Johannes Gräff is an MQ Fellow. Based at EPFL’s Brain Mind Institute in Switzerland, he’s been investigating how traumatic memories, triggered by Post-Traumatic Stress Disorder, are reduced on a cellular and molecular level. This knowledge could open the gates to test new, more refined interventions for PTSD.
As part of this new series, we spoke to Johannes about things in life he's learned, his influences and his inspirations...
My parents were from a modest background. We didn’t have much, and there were no academics in the family. I’m really thankful to have been able to have a higher education and it's something I'm quite proud of. My dad was a huge support – he always thought I was capable of doing this and could see that having a higher education opens up a lot of doors.
I’d love to sit at a dinner table with Charles Darwin. I think it’s amazing that the theory he came up with is still true – especially considering the means he had at his disposition. He had this adventurous spirit that allowed him to go to faraway places, which I find very inspiring.
My topic of research is something I’ve been conscious of since I was a child. My dad did psychotherapy for a long time and I remember him drawing something for me – pictures of flags on a body. He explained these flags are symbolic of traumas we experience - and that psychotherapy aims to undo them. 20 years later, as an undergrad, I heard of something called epigenetic marks, symbolised by flags on the genes. The image my dad drew for me instantaneously came back. The work I do now on long-lasting traumatic memories places a lot of emphasis on identifying these marks.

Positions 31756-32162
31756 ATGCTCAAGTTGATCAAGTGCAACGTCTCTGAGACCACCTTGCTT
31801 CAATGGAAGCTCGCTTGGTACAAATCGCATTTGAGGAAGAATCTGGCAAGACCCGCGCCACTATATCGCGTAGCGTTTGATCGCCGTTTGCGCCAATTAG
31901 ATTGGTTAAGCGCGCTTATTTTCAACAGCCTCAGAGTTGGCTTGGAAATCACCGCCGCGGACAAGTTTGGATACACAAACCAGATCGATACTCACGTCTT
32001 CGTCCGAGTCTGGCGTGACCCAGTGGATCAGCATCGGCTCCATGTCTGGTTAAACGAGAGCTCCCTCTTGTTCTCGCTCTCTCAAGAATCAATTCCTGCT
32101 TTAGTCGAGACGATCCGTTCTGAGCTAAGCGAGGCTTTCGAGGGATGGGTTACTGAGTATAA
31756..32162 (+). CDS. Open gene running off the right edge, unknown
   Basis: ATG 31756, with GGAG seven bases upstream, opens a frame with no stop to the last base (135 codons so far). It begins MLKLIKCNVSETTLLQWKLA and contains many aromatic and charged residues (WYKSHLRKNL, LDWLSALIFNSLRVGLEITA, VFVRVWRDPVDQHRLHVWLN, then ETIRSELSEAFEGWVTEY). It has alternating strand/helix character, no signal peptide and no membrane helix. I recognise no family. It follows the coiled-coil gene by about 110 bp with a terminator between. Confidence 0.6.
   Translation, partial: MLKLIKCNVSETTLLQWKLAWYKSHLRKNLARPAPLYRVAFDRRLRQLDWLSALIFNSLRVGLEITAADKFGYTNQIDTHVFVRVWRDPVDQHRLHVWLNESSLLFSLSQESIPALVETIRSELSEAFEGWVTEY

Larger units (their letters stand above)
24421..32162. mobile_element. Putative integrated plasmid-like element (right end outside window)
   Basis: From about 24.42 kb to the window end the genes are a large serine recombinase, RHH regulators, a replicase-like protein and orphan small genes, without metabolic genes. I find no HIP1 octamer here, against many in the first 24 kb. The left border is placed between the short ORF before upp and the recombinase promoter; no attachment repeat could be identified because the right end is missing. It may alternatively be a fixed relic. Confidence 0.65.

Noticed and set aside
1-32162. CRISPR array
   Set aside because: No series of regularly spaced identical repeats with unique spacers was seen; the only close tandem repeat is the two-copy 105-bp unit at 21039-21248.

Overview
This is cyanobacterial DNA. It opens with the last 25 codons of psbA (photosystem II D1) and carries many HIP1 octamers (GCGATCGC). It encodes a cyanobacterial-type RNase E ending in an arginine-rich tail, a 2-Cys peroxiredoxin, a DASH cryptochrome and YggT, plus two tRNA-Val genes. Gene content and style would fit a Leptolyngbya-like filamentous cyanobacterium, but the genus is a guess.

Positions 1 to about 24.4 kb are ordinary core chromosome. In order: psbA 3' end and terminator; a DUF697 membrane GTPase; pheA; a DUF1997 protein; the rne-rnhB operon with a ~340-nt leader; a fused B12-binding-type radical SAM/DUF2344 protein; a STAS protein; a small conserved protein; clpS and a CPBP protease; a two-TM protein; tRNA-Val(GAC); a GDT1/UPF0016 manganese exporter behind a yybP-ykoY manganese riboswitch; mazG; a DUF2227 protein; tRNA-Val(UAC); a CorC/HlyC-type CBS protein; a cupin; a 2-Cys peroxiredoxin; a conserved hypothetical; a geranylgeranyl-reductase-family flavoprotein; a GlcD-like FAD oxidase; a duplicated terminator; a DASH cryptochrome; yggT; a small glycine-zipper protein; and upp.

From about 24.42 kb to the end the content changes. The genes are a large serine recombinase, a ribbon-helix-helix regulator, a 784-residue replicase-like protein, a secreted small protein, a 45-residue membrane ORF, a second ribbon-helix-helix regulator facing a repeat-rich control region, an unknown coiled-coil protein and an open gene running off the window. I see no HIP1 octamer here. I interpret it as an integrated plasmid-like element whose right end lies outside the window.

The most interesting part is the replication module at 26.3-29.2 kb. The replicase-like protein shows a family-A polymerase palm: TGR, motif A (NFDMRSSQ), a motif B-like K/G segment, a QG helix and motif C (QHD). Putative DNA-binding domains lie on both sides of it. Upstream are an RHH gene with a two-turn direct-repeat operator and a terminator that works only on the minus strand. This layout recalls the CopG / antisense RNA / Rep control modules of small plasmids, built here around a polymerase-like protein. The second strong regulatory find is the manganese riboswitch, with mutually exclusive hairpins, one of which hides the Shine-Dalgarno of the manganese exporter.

Two thirds of all people experience a traumatic event in their lifetime. Yet I certainly don’t know two thirds of people who talk about it. I think it's really important to realise that traumas are more common than we think – and that they can have an effect on your physical health too. Mental health is still being stigmatised – but we should actually be treating it like any other form of illness.
As researchers, it’s a challenge not to remain on your own level of oratory. We’re not very good at talking to other people. MQ is a rare effort to bring together both sides of the aisle – hardcore neuroscience at one end, and theoretical and empirical evidence at the other. I see change happening, but it’s still too rare. We need to foster more scientific exchange to bridge the gap, so we can all work together to better understand mental health and treat its associated problems.
When my mum passed away it hit me pretty hard. It was four years ago, and it’s been one of the biggest obstacles in my life. Only a few people know this, but it influenced me to seek help and do a cycle of psychotherapy. Even in the field of mental health research, not a lot of people talk about their own experiences.
A recent study marks one of the proudest moments in my career. We found that, to overcome traumatic memories from PTSD, you really have to confront your fears – not suppress them. This is something psychologists suspected, but it had never been shown on a molecular level. Our results support the notion that interventions like exposure therapy – where people ‘relive’ their fears – could be the most successful way to reduce the effects of a trauma.
I remember one of my University professors telling me that he studied physics in order to better understand biology. I thought that concept was really interesting. At the time, I’d only signed up to do biology and I called up the teaching office to see if I could do both that and psychology. Because it would have been two M.Sc. studies at the same time, I decided to stick with biology, but was always inclined to come back to psychology – and now I’ve ended up doing mental health research.
As I’ve got older, I’ve seen how time is limited. It’s something I tell all my PhD students – I encourage them to take advantage of everything and to be open-minded. A philosophy I subscribe to is one by Mahatma Gandhi. He said to “Learn as if you were to live forever – live as if you were to die tomorrow”. I think that’s really powerful – the idea there's always something out there to be learned and to broaden your horizons.
Last updated: 6 June 2019